Chef kitchen

In 1990, a black and white of Marco Pierre White was published in his seminal cookbook White Heat. Shot by legendary photographer Bob Carlos Clarke during White’s meteoric rise, it portrayed him with a piercing stare and an unruly black mane framing a handsome face gaunt from the brutal demands of the restaurant world – and cemented him as the proto chef-as-rock star. Wielding a knife became as sexy as picking up a guitar.

While White’s mentors and predecessors were often portly and almost always French, the new breed of chefs came from all over. They were lean from working with an intense, almost masochistic passion and had a predilection for tattoos and substance abuse, as detailed in Anthony Bourdain’s Kitchen Confidential.

Once anonymous and kitchen- bound, they were suddenly thrust into the spotlight, appearing on TV shows and in the tabloids. White, of course, was a regular feature. In the ensuing decades, running a restaurant became a cultural phenomenon accompanied by enormous media attention. Suddenly, everyone was a foodie.

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Like all forms of art, however, trends tend to be eventually met with resistance. If chefs were rock stars, then I – at the risk of stretching an analogy too far – posit this: now is the time of the indie chef. For every Mick Jagger, there’s a Bon Iver and for every swaggering, Michelin-starred culinary artist promoting his bouillon cubes on YouTube, there’s another squirrelled away in his kitchen, cooking exciting, soulful cuisine for a cult following.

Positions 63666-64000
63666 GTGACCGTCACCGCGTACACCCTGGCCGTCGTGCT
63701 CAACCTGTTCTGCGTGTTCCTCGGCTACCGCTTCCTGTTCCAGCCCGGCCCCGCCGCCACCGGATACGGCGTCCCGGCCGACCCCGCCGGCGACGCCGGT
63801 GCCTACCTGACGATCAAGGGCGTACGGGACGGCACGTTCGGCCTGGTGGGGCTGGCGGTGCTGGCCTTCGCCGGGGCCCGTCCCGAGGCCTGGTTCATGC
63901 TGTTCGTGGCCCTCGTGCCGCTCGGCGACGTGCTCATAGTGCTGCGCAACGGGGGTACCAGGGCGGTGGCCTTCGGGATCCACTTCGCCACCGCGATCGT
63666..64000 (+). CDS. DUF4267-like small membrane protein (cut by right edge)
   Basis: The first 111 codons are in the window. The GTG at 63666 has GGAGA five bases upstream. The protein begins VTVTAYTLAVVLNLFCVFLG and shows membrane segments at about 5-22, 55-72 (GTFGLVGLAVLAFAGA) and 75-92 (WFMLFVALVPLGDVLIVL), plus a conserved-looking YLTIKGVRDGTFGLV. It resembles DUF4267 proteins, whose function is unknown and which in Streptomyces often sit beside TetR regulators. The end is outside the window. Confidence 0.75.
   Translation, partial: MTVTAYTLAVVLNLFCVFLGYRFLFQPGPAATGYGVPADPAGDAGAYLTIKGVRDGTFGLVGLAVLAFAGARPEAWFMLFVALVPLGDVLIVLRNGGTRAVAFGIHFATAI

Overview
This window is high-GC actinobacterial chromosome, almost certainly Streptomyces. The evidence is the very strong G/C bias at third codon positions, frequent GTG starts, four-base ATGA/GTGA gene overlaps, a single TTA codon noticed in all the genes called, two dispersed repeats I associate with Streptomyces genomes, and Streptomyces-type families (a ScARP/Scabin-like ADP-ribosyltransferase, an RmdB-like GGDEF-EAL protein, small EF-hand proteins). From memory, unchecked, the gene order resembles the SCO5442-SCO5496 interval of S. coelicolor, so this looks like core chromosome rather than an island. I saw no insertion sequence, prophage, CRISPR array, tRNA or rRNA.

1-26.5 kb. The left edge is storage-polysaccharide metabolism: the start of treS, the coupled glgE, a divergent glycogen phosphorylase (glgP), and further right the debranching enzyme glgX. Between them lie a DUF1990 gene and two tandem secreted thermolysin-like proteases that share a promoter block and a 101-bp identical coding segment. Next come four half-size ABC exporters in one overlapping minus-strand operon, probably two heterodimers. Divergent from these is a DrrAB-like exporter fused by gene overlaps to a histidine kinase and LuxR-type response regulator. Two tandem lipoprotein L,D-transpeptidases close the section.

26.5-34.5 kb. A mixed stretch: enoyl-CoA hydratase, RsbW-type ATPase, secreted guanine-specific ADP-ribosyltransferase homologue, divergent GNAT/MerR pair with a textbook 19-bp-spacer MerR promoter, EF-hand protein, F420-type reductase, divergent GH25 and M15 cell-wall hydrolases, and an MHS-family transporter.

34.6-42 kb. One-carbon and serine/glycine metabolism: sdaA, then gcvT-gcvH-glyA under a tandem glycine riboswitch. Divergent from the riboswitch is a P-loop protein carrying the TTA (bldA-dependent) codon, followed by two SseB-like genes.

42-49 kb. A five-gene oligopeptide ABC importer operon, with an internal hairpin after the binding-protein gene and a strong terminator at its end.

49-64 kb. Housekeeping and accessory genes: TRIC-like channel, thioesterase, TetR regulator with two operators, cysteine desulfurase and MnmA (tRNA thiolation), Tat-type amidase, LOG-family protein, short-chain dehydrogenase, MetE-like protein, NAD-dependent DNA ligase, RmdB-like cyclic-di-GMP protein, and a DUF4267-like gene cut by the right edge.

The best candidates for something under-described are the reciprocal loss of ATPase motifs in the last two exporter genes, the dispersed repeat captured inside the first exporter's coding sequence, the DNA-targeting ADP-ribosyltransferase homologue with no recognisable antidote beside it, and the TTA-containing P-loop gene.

One fine example is Sydney-based Josh Niland, whom the Sydney Morning Herald once described as having a “breathtaking lack of charisma”. At his restaurant Saint Peter, Niland’s rewriting all the rules of seafood, which includes breaking down a fish like one would an entire cow, making trout charcuterie and taking the nose to tail approach to wild-caught produce. So one could be surprised by fish-eye crackers and cod fat caramel. It’s exhilarating.

The same has been happening here. Young chefs are leaving the relative stability of established restaurants to plunge into personal ventures and slinging food any way they can – at their homes and through delivery or pop-ups. While the luckier ones might get a space to call their own, all are characterised by clever, fiercely independent cooking and, often, reticence.

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At the private dining pop-up turned full-fledged restaurant Mustard Seed, I witnessed Gan Ming Kiat run an entire service alongside his partner Wu Shin Yin. The food is one of the best expressions of modern Singaporean I’ve had in a while – restrained, delicious and comforting.

Savour this: frog legs marinated in turmeric and coated in crushed Japanese rice crackers before being deep-fried to a delicate crunch, hearty, brothy carb courses and abundantly stuffed ngoh hiang. Nary a whiff of truffle shavings anywhere.

Elsewhere, Wine RVLT has built a reputation with fervent foodies. The rowdy atmosphere belies inventive, detailed dishes of the fine-dining variety, thanks to reticent head chef Sunny Leong. Century egg terrine (fabulous with Champagne), seafood perched on an almost magical, glass-like block of dashi, homemade chicken nuggets worth every extra dollar measured against the fast-food version.

Today, these chefs, while still often quiet and kitchen-bound, are far from anonymous. Talent has a habit of attracting attention and if the Internet democratised the publication of music a decade ago, then the same has happened for restaurants.

Critics and advertising are no longer required to get the word out. Just great, interesting food and a social media handle will do. This may seem like an existential threat to my job but I, for one, welcome this new wave of gastronomy.

Photo by Michael Browning on Unsplash

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